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The graduate

"The graduate" Continued...

Issue: "Summer of '68," Aug. 9, 2008

Did I really believe this? I look back from four decades later and wonder-but that's what I started to argue at the time.

I can see now that my movement toward Communism grew out of my warped psychology, which created soil for the poisonous plants growing out of the atheism I had clutched at age 14. Marx himself had worried that the concept of creation by God was "an idea very difficult to dislodge from the popular consciousness." He tried hard by declaring that we had "irrefutable proof of [man's] self-creation": Man suddenly emerges as man once he attains the consciousness of man by working as man. What man was before he picked up the first tool, and how he got there, Marx skipped-and so did I.

Why didn't I ask obvious questions about the origins of the universe and of man? Because I didn't want to. The responsibility is mine, particularly because my first attempts to become a Marxist were so stumbling-yet I persevered. Example: Another student and I saw a notice in the Yale Daily News about a meeting on socialism to be held that evening in one of the university classrooms. We showed up on time to find ourselves the only ones in the room except for a solemn man precisely arranging on a front table piles of publications from the Socialist Workers Party, also known as the Trotskyists.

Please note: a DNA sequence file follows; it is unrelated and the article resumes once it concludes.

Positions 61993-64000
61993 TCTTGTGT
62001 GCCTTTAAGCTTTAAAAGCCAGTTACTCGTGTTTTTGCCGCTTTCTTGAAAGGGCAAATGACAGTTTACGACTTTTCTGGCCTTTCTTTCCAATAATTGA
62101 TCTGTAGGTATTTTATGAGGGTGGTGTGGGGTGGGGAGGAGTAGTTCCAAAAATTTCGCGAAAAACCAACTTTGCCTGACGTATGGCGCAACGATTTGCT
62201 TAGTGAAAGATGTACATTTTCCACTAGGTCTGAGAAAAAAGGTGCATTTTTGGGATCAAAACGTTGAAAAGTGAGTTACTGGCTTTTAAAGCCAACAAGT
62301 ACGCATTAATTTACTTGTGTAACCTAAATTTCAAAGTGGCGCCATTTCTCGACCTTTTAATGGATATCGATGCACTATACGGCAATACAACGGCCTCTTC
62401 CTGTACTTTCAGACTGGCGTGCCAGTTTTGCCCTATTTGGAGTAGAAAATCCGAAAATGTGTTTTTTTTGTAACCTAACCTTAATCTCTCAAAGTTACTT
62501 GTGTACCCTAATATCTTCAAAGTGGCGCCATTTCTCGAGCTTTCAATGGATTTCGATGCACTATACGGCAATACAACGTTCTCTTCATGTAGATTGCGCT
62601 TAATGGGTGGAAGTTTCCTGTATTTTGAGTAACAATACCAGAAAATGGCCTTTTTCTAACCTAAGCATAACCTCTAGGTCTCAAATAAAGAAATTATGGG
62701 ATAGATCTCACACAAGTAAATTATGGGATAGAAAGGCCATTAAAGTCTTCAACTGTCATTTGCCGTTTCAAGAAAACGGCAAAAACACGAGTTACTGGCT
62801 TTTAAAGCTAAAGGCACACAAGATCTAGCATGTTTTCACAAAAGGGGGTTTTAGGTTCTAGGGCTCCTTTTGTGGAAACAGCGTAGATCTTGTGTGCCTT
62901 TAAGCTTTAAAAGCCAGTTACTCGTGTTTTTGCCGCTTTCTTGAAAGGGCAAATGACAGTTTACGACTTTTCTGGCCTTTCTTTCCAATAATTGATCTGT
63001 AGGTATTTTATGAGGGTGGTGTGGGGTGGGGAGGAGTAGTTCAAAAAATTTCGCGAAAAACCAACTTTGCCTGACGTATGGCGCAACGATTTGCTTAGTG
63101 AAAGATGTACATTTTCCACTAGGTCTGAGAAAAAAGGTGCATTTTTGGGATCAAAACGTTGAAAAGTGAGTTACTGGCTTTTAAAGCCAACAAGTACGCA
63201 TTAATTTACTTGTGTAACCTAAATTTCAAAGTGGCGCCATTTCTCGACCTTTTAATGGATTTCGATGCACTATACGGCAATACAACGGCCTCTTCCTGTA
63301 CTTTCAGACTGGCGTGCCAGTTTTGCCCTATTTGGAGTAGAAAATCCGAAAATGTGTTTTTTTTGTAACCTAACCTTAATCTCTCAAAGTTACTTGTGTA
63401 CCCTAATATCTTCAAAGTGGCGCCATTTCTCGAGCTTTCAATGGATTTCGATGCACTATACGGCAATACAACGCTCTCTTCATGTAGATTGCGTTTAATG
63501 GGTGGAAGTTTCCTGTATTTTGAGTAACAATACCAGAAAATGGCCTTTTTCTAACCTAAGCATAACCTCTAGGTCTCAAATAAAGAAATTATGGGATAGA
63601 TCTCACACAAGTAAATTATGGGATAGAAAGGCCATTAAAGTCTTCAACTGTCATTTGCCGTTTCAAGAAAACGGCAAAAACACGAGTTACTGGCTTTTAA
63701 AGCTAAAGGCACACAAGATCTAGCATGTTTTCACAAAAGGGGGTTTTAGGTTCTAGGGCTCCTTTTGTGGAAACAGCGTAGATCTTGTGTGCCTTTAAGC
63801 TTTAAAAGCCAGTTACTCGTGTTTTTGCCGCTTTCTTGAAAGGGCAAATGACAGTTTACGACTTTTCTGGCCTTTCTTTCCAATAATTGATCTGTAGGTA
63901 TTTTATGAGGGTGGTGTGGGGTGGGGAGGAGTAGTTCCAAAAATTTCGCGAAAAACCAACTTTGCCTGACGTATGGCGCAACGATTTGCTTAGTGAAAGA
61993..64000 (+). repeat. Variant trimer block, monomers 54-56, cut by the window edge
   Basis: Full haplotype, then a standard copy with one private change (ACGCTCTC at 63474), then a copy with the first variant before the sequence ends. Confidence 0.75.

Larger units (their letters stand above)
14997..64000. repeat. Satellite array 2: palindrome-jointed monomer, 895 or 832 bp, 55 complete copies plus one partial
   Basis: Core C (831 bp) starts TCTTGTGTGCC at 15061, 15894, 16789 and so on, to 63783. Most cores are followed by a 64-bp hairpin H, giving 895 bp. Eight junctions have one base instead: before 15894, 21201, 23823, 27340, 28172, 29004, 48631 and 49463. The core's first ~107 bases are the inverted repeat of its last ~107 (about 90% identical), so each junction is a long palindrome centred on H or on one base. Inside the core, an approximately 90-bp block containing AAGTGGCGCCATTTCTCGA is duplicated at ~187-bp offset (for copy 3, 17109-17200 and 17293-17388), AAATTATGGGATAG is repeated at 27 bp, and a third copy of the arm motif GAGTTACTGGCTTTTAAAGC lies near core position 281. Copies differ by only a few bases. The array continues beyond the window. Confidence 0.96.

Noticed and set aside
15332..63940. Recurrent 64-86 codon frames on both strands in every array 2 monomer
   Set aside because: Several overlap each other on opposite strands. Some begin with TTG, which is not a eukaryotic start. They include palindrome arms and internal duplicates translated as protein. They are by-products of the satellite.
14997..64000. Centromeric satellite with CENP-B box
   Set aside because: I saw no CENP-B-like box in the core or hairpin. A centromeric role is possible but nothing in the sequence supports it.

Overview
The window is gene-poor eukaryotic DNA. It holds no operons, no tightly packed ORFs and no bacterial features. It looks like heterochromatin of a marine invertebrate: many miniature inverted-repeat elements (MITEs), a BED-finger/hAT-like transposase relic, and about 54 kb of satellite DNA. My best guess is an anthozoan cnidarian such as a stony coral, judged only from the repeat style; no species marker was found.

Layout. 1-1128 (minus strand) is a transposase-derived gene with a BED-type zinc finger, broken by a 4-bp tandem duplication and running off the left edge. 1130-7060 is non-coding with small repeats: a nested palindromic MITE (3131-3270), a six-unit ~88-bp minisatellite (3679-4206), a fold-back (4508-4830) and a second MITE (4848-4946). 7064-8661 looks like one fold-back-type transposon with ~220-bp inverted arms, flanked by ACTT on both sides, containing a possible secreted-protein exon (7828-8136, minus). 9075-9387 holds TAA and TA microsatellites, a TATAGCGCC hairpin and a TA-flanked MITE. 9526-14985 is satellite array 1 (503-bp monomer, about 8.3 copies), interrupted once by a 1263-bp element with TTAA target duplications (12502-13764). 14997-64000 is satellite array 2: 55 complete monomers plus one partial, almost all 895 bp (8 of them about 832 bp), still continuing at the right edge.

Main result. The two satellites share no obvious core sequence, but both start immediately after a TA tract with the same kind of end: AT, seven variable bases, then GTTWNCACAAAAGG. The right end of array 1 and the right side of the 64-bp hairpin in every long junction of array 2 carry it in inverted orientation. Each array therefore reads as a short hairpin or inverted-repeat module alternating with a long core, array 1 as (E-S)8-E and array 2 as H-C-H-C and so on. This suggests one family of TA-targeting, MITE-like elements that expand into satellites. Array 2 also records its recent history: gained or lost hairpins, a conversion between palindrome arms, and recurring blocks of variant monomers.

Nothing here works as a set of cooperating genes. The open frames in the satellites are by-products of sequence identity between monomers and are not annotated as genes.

Nearly four decades later I can still picture the comrade: Saying not a word to us, he focused on squaring each stack and having the distance between each stack exactly the same. The other student and I took one look at each other and bolted the room, heading down the stairs as the comrade, jolted from his reverie, hurried after us yelling, "Wait, wait." We didn't wait and that student later sought gay liberation, but I began to think that Trotskyists were soft: The hard-core Communists might have a way to transform all of society by bringing to power those who could eliminate war and poverty from the world.

Adults should have told me I was nuts, but instead they tended to applaud. I started to build a "worker-student alliance" by making one of the college janitors an honorary Yale fellow: Life magazine ran an affectionate article about the bemused proletarian and me. An urban studies professor gave me course credit for propagandistic columns about New Haven's inner city and ethnic areas that I wrote for the Yale Daily News.

I learned the fine art of saving time by mimicking leftist views. After spending an hour in an elementary school I wrote that it was promoting frightened obedience. After spending an hour in a state prison I wrote about innocent inmates condemned through racism. After spending an hour interviewing bocci players in the Italian area of town I wrote about white racism.

I was ready to go hard-core. But that's another story that takes us into the early '70s.

Read other episodes in this multi-part biographical series.

Marvin Olasky
Marvin Olasky

Marvin is editor in chief of WORLD News Group and the author of more than 20 books, including The Tragedy of American Compassion. Follow Marvin on Twitter @MarvinOlasky.

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